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OBAMA HEARTS 'RONNIE' - An Old New Song

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Author Topic: OBAMA HEARTS 'RONNIE' - An Old New Song  (Read 104 times)
Bianca
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« Reply #15 on: January 19, 2008, 11:05:16 am »








JOHN EDWARDS:




"Ronald Reagan, the man who busted unions, the man who did everything in his power to destroy the

organized labor movement, the man who created a tax structure that favored the richest Americans

against middle class and working families, ... we know that Ronald Reagan is not an example of change

for a presidential candidate running in the Democratic Party."
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Bianca
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« Reply #16 on: January 19, 2008, 11:14:46 am »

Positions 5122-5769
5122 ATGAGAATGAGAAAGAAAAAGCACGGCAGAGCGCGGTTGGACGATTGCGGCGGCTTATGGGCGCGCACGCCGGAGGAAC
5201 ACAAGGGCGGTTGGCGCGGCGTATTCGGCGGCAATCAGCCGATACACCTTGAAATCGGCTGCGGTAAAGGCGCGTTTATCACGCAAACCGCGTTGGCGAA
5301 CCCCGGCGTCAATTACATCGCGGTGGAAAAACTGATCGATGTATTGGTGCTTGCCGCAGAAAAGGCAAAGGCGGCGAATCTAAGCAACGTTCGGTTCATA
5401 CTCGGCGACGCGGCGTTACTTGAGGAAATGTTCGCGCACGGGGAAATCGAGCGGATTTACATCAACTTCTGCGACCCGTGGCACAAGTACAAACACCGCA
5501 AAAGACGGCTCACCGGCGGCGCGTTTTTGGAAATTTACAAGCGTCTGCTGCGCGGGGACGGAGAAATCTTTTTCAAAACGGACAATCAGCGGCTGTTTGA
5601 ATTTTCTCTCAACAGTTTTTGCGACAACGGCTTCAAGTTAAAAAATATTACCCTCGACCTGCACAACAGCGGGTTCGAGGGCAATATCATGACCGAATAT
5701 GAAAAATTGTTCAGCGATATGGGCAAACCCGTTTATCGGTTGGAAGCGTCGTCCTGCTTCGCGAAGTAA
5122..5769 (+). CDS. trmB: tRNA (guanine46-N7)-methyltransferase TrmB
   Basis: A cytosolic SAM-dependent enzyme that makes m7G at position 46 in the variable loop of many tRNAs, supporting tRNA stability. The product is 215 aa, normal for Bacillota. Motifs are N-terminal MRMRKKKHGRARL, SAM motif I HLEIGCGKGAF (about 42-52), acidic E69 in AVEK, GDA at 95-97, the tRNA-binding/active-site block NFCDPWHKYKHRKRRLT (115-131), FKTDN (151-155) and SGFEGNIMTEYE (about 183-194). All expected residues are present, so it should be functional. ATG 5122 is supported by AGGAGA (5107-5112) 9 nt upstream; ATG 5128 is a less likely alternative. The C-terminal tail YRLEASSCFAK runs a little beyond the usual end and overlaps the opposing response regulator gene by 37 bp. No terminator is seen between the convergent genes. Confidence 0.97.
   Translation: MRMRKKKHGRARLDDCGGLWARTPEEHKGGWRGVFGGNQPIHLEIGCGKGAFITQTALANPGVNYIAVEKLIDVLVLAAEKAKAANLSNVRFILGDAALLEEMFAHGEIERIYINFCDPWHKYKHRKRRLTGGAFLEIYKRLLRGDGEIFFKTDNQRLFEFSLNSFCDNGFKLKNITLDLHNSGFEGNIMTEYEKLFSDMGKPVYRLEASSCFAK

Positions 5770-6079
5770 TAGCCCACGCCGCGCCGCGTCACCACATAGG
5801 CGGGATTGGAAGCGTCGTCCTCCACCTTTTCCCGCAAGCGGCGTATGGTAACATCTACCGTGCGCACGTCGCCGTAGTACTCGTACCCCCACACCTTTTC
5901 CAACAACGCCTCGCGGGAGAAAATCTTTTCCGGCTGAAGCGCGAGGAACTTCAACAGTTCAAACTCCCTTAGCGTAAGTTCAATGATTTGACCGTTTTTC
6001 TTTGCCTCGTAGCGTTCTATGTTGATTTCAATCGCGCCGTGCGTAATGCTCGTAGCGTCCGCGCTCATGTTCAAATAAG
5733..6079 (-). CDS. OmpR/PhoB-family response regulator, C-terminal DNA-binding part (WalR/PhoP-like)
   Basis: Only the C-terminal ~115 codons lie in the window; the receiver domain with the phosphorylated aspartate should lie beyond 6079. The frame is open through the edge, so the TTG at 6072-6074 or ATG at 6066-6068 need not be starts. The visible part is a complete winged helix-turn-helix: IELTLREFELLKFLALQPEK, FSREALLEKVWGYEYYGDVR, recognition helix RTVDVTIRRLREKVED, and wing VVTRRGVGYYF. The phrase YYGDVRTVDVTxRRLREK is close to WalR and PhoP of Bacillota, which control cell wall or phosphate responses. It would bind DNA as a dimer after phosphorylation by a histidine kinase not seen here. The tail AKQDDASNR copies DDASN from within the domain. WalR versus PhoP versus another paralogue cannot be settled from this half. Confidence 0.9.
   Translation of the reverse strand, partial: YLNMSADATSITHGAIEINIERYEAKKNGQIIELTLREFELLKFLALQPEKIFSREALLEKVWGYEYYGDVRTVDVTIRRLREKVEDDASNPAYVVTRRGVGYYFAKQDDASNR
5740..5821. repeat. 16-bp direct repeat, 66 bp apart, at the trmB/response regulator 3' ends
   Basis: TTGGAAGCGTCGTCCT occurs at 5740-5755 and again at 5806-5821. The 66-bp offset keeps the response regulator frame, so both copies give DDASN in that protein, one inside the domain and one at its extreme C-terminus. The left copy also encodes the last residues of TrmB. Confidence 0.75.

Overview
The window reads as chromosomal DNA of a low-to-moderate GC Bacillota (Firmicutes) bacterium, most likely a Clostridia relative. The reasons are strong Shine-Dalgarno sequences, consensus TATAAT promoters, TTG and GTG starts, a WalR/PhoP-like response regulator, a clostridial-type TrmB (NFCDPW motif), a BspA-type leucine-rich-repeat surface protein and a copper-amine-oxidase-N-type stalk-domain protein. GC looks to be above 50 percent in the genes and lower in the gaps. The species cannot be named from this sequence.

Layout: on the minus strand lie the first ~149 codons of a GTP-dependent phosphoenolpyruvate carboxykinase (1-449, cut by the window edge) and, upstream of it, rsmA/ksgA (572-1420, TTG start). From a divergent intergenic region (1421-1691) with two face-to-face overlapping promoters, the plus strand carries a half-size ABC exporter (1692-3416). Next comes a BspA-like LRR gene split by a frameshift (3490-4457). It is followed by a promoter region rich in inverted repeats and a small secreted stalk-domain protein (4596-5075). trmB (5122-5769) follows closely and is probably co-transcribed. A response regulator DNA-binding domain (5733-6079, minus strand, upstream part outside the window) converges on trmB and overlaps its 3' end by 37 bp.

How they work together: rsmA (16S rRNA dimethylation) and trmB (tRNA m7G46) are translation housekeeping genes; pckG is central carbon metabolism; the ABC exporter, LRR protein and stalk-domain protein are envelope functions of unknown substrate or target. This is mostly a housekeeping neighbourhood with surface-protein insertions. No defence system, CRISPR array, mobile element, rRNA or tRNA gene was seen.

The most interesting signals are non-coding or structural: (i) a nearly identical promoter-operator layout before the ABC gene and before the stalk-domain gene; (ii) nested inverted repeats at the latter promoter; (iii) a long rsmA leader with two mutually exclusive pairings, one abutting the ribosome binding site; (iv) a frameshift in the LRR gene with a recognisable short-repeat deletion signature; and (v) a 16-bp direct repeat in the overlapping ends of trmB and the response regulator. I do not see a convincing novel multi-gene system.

Played for a Sucker
             




By PAUL KRUGMAN
Published: November 16, 2007

Lately, Barack Obama has been saying that major action is needed to avert what he keeps calling a “crisis” in Social Security — most recently in an interview with The National Journal. Progressives who fought hard and successfully against the Bush administration’s attempt to panic America into privatizing the New Deal’s crown jewel are outraged, and rightly so.

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Paul Krugman.

Go to Columnist Page » Blog: The Conscience of a Liberal But Mr. Obama’s Social Security mistake was, in fact, exactly what you’d expect from a candidate who promises to transcend partisanship in an age when that’s neither possible nor desirable.

To understand the nature of Mr. Obama’s mistake, you need to know something about the special role of Social Security in American political discourse.

Inside the Beltway, doomsaying about Social Security — declaring that the program as we know it can’t survive the onslaught of retiring baby boomers — is regarded as a sort of badge of seriousness, a way of showing how statesmanlike and tough-minded you are.